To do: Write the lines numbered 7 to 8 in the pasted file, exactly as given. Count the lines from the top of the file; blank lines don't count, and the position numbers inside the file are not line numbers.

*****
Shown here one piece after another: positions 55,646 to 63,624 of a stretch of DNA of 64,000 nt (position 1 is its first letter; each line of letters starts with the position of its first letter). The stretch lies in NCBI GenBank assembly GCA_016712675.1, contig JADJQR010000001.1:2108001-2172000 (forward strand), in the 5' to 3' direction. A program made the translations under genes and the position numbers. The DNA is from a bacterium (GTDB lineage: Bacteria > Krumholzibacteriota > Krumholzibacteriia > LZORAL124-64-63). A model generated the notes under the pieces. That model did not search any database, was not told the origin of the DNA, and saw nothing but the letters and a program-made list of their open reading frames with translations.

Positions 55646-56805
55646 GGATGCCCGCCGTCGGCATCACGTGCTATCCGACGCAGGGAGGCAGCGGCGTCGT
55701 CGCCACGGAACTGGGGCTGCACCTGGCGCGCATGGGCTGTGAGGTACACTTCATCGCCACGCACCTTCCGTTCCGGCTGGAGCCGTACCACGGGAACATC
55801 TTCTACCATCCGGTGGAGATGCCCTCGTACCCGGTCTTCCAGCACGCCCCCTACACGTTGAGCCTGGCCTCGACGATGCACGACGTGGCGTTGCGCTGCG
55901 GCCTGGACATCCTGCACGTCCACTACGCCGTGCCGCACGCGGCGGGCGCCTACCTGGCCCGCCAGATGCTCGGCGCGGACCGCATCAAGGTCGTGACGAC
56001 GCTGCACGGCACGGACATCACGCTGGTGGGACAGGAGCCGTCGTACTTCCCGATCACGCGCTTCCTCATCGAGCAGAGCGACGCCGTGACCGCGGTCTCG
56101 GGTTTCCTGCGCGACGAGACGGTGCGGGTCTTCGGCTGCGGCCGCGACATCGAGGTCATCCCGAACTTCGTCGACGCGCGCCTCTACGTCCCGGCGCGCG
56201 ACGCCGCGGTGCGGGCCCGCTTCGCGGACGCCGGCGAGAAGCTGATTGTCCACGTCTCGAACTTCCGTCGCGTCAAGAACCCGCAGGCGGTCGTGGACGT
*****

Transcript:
56001 GCTGCACGGCACGGACATCACGCTGGTGGGACAGGAGCCGTCGTACTTCCCGATCACGCGCTTCCTCATCGAGCAGAGCGACGCCGTGACCGCGGTCTCG
56101 GGTTTCCTGCGCGACGAGACGGTGCGGGTCTTCGGCTGCGGCCGCGACATCGAGGTCATCCCGAACTTCGTCGACGCGCGCCTCTACGTCCCGGCGCGCG